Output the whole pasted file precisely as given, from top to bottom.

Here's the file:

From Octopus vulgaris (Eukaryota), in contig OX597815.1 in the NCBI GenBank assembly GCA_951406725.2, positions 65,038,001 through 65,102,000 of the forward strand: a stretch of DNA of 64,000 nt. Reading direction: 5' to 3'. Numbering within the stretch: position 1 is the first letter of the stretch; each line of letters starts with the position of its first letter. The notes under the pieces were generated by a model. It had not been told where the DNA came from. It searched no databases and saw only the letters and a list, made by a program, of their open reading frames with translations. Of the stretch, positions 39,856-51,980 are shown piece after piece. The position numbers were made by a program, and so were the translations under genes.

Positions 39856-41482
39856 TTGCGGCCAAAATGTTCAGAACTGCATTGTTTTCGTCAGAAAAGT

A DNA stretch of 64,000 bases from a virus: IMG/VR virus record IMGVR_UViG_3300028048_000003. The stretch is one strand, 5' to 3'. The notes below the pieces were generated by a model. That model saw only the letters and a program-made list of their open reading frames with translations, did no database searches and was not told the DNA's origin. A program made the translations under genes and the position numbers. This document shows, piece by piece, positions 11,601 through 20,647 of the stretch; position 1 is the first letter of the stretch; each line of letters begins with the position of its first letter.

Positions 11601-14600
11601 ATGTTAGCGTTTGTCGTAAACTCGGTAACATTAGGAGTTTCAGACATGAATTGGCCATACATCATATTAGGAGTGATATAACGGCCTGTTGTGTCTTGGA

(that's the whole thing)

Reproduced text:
From Octopus vulgaris (Eukaryota), in contig OX597815.1 in the NCBI GenBank assembly GCA_951406725.2, positions 65,038,001 through 65,102,000 of the forward strand: a stretch of DNA of 64,000 nt. Reading direction: 5' to 3'. Numbering within the stretch: position 1 is the first letter of the stretch; each line of letters starts with the position of its first letter. The notes under the pieces were generated by a model. It had not been told where the DNA came from. It searched no databases and saw only the letters and a list, made by a program, of their open reading frames with translations. Of the stretch, positions 39,856-51,980 are shown piece after piece. The position numbers were made by a program, and so were the translations under genes.

Positions 39856-41482
39856 TTGCGGCCAAAATGTTCAGAACTGCATTGTTTTCGTCAGAAAAGT

A DNA stretch of 64,000 bases from a virus: IMG/VR virus record IMGVR_UViG_3300028048_000003. The stretch is one strand, 5' to 3'. The notes below the pieces were generated by a model. That model saw only the letters and a program-made list of their open reading frames with translations, did no database searches and was not told the DNA's origin. A program made the translations under genes and the position numbers. This document shows, piece by piece, positions 11,601 through 20,647 of the stretch; position 1 is the first letter of the stretch; each line of letters begins with the position of its first letter.

Positions 11601-14600
11601 ATGTTAGCGTTTGTCGTAAACTCGGTAACATTAGGAGTTTCAGACATGAATTGGCCATACATCATATTAGGAGTGATATAACGGCCTGTTGTGTCTTGGA